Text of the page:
We talked about her first few hours as Miss World, which had passed in a daze.  Before the age of professional handlers and chaperones, she was almost totally unprepared for what lay ahead.  She’d been led through an immediate whirlwind of media interviews, photo sessions, briefings, guest appearances, and a blizzard of opportunities offered by sponsors.  She was naïve with few around to guide her, overwhelmed and unaware of her commercial value.  However, her open, wide-eyed innocence, unpretentious airs and easy conversation only added to her natural charm.

I asked what exactly she had earned by winning the title.  She sounded a little disappointed with her haul.  Apparently, she’d received a set of luggage, clothes, sponsors’ products, travel opportunities and a year’s salary.  She couldn’t tell me how much, that was against tournament rules, she said, but it was undoubtedly more than the 30 shillings a week she’d been earning as a hairdresser, and considerably less than the 1.5 million dollars beauty queens can earn today.  That wasn’t really the point though, she added.  It was the exposure.  Most contestants hope even reaching the final three will launch careers as models, on television or in film, and she was no different.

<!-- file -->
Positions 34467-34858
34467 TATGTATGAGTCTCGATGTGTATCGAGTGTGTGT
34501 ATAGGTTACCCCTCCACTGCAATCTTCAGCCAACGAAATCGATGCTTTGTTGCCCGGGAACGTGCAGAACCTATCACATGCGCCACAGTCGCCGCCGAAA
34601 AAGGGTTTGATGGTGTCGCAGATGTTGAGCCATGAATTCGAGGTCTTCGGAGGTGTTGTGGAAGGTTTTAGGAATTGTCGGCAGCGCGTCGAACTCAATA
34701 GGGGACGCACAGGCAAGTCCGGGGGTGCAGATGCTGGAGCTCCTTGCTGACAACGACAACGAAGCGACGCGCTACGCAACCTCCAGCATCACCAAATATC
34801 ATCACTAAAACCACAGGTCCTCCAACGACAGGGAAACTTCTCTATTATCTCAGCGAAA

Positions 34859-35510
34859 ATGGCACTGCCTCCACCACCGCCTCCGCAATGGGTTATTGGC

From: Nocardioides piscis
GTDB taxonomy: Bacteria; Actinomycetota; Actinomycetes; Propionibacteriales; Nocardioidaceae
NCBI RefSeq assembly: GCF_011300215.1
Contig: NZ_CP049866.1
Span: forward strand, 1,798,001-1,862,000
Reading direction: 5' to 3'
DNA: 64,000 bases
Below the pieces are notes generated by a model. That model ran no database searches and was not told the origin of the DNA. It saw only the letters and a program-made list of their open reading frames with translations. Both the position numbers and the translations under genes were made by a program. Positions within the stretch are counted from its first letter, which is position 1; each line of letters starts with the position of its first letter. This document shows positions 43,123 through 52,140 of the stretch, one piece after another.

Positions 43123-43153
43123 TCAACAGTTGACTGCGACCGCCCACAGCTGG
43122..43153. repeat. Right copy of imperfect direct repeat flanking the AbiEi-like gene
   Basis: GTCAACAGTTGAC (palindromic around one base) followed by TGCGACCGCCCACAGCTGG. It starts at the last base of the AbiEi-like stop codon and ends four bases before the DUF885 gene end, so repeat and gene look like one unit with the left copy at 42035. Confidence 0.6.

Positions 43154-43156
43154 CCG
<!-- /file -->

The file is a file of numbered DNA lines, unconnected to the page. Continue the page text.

She was very excited about the prospect of going abroad.  Until then, she admitted, her experience with overseas travel was limited to taking her bicycle on the ferry over to the Isle of Wight, a small island off the southern coast of England not far from her hometown.  An Area of Natural Beauty, it was once a popular retreat for Queen Victoria and Prince Albert.  In the mid- 1800s they ordered the construction of a royal residence there to entertain guests between breaks watching sleek wooden-keeled sailboats race the notorious winds and unpredictable currents of the coastal waters.

Our interview was going so well, she invited me to join her in the limo where we could continue to chat on the way to the airport.  She disappeared to change, reappearing only a few minutes later made up and dressed like the star she had become.  When I sat down next to her in the back of the limo breathing in a cloud of heady perfume, I couldn’t help but notice her long, slender, nylon-encased legs as her skirt rode up on her thighs.  She was beautiful and glamorous for sure.